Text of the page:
Wednesday, 18 April 2018

The Saintes 1782

 The final battle of the minicampaign is the Saintes, both fleets are sailing on opposite course from each other, the british have the edge in number and weight of ships, with no less than four three deckers. Admiral de Grasse has just ben issued with a fresh first rate, le Bretagne, to replace the captured Ville de Paris in a previous game.
 Both sides begin within gun range
 The french have some extra punch in their van

 De Grasse aboard Bretagne

  The british van under admiral Drake aboard HMS Barfleur
 Admiral Rodney leds the british fleet from HMS Formidable, with the 90 gun HMS Namur ahead
 The french start by extending their line
 And opening a deadly fire
 A french group has detached from the main force, and is pounced upon by the brits in the van
 Formidable crosses the T of the enemy line
 The jack tars try to cut the enmy line trough a gap in the center
 Formidable pounds the enemy with her triple batteries
 Getting into close quarters, the british fleet attempts a risky move
 In the british van the ships become embroiled in a fast paced engagement
 Formidable and Namur move down the enmy line sanwitching the ships there
 The heading french man o' war is the first to strike
 Then the one astern
 Another ship of the line surrenders to point blank barrages
 As does another one, under the fire of three opponents
 The Barfleur rakes a poor 74, reducing her to matchwood
 Not everything goes the britons way, a mauled ship burns out, the fire reaches the powder store while the crew jumps for dear life into the water
 Another brit has had enough
 And yet another
 In the last turn, another french strikes beset by three enemies
 The battle ends after roughly half an hour of real time combat
 The outcome: six french lost for four english, quite a balanced result 24-16, and the closest game in quite a while to grace the pages of this blog
The final episode of the engagement is down to the burning british ship, blowing to kindom come
The press is quick to capitalize on any victory no matter how small. After such a string of defeats the british colonies in the caribbean are more than safe, remaining crown posessions despite the defeats further up north in the revolutionary war. 

Thursday, 12 April 2018

St Kitts 1782

St Kitts is the third battle of the minicampaign, the british fleet (right) is anchored inside a bay and the french (left) are coming from offtable to give them a bloody nose
The Pluton heads the french formation, opening fire on the hindmost brit
The target answers with her broadsides
More french concentrate on the british rear, putting the ships there in trouble
Admiral Hood then orders his center and van to turn around, rushing to the rescue of the exposed ships, since they are anchored can only move once this turn picking up speed in the next 

The bully frenchmen get some hurt too, one of the ships is even set aflame
Forming up, the french make their move
In the british rear one ship strikes under the continous hammering
Having formed up a second line the english sail down to the scrap
Heading the new line is the 98 gun HMS Prince George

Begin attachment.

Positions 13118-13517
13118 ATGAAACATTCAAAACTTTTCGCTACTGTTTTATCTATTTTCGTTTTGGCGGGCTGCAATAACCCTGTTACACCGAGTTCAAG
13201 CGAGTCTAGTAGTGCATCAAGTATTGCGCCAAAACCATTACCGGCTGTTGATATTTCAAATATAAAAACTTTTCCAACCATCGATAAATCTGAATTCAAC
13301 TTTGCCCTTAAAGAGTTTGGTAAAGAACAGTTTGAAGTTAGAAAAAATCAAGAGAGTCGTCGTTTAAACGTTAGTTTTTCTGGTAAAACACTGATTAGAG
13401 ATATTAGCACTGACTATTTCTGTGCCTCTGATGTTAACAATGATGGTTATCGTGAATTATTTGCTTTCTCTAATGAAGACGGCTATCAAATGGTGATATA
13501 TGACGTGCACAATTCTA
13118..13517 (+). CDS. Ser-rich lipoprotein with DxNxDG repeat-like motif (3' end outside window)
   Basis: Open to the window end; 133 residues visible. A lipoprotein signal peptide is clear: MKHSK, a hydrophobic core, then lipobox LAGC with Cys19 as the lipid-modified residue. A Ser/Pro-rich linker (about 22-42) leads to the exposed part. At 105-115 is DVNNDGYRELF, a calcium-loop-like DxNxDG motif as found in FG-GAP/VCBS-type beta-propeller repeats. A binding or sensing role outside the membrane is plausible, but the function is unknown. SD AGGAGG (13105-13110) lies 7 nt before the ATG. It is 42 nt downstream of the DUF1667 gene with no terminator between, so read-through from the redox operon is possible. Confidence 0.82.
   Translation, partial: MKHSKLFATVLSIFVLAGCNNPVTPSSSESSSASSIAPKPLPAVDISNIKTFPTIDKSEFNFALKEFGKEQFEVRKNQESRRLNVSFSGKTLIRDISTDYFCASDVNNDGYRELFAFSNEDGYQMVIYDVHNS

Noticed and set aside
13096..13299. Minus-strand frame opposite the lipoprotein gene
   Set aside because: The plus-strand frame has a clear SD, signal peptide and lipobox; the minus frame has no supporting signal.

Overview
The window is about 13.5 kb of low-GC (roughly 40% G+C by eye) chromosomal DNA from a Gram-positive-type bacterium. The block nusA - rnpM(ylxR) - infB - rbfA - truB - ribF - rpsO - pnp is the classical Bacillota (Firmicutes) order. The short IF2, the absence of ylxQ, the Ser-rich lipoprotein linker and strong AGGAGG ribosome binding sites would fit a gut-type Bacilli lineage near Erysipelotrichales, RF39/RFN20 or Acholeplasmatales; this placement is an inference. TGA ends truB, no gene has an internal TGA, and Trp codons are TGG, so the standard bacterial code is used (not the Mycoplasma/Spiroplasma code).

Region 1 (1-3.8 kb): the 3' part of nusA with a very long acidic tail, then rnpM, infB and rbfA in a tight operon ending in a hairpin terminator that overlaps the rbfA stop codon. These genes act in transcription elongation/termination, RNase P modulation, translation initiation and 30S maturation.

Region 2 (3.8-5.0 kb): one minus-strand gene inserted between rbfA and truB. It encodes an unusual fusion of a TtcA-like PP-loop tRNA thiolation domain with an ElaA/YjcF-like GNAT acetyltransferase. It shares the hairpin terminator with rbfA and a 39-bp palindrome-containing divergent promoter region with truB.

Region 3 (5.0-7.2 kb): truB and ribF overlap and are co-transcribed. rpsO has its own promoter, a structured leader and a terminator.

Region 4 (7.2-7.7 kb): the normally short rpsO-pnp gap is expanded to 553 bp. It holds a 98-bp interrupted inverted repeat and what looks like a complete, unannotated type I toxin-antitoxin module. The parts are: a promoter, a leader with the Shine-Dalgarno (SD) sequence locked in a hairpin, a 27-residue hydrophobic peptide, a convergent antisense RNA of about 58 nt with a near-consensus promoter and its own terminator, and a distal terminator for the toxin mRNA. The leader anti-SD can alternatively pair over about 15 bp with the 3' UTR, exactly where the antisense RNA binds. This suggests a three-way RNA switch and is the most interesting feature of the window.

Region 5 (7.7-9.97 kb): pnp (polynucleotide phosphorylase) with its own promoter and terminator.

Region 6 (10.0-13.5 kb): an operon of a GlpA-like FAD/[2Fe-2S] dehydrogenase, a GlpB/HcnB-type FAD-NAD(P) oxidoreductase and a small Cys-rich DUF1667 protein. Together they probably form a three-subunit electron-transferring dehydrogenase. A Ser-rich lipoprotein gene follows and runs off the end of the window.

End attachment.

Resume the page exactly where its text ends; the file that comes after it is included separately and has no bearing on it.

The ships close in to engage at point blank range
The french fleet moves on a passing course to the enemy line, while a single ships moves around the cape to fire on the british rear

A single briton inflitrates the frog formation
While the Royal george crashes into a two decker, ravaging it with her massive firepower, when the smoke and splinters settle the french has lowered her flag
Taking her chance a brit veers to starboard and rakes an opponent

De Grasse on the Ville de Paris punishes the upstart british infiltrator
The english rear is lagging behind, acting as a kind of reserve
The two lines have now engaged, firing at close range for maximum effect
Not to be outdone, Hood's Barfleur goes straight for de Grasse, opening up at close range
In the center of the fight a french burns to a crisp
And with a loud bang blows up, spreading fire and destruction to friend and foe alike
The french center has formed a second line, intent on skirting around the bloody melee to fall upon the enemy rear

Keeping away from harm a french man o' war fires on the enemy
A wide gap has opened behind the Ville the Paris, the brits take their chance, passing behind her and raking the doomed ships as they go
Another french surrenders under massed fire
Overview of the battle after one hour of "historic" time has passed
Hot engagement in the center, with some vessels from both sides keeping their distance
The french form now a double line opening up at extreme range

A british vessels surrenders, the fire reaches below decks despite the frantic attempts of the crew
Hood orders his reserve to bust the incoming french, cutting the T of the formation
Alone amongst the british a french gives up
After being raked twice, the Ville the Paris surrenders to the boarders from HMS Barfelur
The fire reaches the powder magazine...
...and the ship goes BOOM!
Both sides take a respite from the action to witness the giant explosion; but as the smoke fades the guns roar again over the death choked waves
The annoying french near the cape is recieving a dose of her own mediciene
The two new lines engage briskly
After an hour and a quarter of actual time, the remnants of the french fleet pack up and sail away, De Grasse is invited to the british admiral's table for dinner, following up on D'Estaign's footsteps
Final outcome: eight french lost for two british, in points 33-8: another victory for the Royal Navy!
Mass media is quick to capitalize on the propagandistic highlights of the encounter